Hair—I’ve always had a very complicated relationship with mine. Throughout school, my mother and I would comb my frizzy hair and rip it into sections to be neatly braided. I would sit in school, afflicted by migraines almost every other week, none of which I ever connected to my hair.
I remember thinking of getting a haircut, but looking around… Every single one of my female classmates had long hair. It was only when I started college that I had the freedom to let my hair flow openly.
I would brush and oil it every single day, only to have it look like a lion’s mane. It was only much later that I discovered that I had curly hair. I tried to repair the damage and get beautiful, long curls—a struggle that lasted a year.
This was when my closest friend and colleague, someone whom I admired for flaunting short hair, suggested that I get a haircut. I was nervous: what would people say? What if they hated it?
I had already been slut-shamed for colouring my hair. No matter how much of a brave face I put on, it did hurt to have my parents look ashamed at family gatherings. And, I knew this new move would not be received well either.
But, curiosity won and I got a short bob. It was like a weight was off my shoulders. I stood straighter and I felt lighter… Like all those years of pain and shame I’d felt for not having the straight hair I’d seen around me, was gone.
I went home that day, only to have my mom burst into tears at the sight of me.
My heart clenched in my chest and I felt like glueing my hair back together. Two days later, when my mom passed by me at the dining table, she ran her hands through my hair and ruminated out loud that she wished it’d grow back.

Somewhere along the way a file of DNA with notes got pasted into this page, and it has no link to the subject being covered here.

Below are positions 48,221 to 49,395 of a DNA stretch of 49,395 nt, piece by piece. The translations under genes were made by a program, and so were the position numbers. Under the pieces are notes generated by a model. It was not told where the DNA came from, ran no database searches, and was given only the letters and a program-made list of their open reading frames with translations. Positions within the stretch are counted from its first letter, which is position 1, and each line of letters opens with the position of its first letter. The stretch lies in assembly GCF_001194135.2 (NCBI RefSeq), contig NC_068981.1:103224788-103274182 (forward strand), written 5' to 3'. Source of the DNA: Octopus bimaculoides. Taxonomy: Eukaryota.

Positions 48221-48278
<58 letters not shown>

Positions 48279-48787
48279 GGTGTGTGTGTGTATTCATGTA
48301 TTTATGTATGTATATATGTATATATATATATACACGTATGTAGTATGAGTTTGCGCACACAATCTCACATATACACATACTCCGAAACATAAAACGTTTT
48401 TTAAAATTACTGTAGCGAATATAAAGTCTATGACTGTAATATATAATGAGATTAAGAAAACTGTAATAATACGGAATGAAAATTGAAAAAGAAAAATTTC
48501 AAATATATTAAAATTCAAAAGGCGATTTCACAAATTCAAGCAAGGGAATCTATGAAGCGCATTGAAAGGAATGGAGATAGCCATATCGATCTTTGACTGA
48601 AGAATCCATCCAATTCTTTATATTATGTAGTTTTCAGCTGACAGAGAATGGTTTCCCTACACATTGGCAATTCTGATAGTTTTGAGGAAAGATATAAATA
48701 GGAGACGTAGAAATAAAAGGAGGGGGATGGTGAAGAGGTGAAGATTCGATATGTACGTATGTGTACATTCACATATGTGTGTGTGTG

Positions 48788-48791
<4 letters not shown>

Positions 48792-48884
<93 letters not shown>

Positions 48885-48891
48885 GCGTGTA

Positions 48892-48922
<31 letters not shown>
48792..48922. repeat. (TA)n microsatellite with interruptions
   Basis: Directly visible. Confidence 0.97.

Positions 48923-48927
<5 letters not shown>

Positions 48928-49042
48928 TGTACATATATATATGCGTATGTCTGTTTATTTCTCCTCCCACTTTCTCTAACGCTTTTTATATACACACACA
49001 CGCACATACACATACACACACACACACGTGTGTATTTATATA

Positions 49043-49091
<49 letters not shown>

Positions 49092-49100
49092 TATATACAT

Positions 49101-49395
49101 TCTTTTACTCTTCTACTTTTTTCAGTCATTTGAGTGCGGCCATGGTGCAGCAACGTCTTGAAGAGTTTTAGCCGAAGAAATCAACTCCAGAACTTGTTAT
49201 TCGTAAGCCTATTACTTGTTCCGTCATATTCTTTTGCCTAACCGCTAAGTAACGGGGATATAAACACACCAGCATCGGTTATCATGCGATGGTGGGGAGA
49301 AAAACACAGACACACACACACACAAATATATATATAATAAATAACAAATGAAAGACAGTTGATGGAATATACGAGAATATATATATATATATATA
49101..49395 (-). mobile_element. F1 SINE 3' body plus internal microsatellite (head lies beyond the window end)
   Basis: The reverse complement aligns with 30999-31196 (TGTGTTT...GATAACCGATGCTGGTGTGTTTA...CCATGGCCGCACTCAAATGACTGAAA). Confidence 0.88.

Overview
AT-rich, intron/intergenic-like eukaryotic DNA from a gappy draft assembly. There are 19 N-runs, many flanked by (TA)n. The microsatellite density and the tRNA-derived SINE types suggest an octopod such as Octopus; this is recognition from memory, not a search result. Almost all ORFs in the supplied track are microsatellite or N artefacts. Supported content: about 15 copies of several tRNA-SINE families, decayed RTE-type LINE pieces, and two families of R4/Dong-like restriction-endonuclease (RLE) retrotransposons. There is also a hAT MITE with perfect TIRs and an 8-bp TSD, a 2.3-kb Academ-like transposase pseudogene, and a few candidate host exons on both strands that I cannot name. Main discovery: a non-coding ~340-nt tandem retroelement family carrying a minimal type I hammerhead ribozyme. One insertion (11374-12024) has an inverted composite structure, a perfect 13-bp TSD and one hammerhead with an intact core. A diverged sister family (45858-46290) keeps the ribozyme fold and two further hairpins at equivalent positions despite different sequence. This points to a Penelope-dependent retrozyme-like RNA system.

I felt so much guilt and shame at that moment, it took all my willpower to not cry.
It took me months of reassurance from my inner circle that I had done nothing wrong, that having short hair was not a crime. As I grew more confident with my hair, I began experimenting with styles and learnt to love myself, whether I had long hair or not.
That was the beginning of my fight against long hair. I vowed to never let it grow long. People would just have to get used to something different.
Even now, when I asked my mother if she had anything to say for the readers of this article, her response was, “Tell them a good, Indian woman would never do this.”
I am not the only one who has borne the brunt of cutting my hair. In a recent conversation with Simran Pavecha, she said:
“I have had a love-hate relationship with my short hair. Growing up in a small town with short hair was not easy. After a point, it became really difficult to distinguish between humour and insult. Even my close friends at college continued to perpetuate the stereotype that I have ladke jaise baal (masculine hairstyle).”
Women in India have always been expected to grow their hair out. Within different religions, the appearance of our hair holds certain connotations. From widows having to shave their heads to cutting off a woman’s hair as punishment, it’s somehow seen as shameful to have short hair.
Long hair has always been an indicator of beauty, and health. Growing up in an orthodox Hindu family, my act was seen as a transgression, and as a sign that I had to be tamed.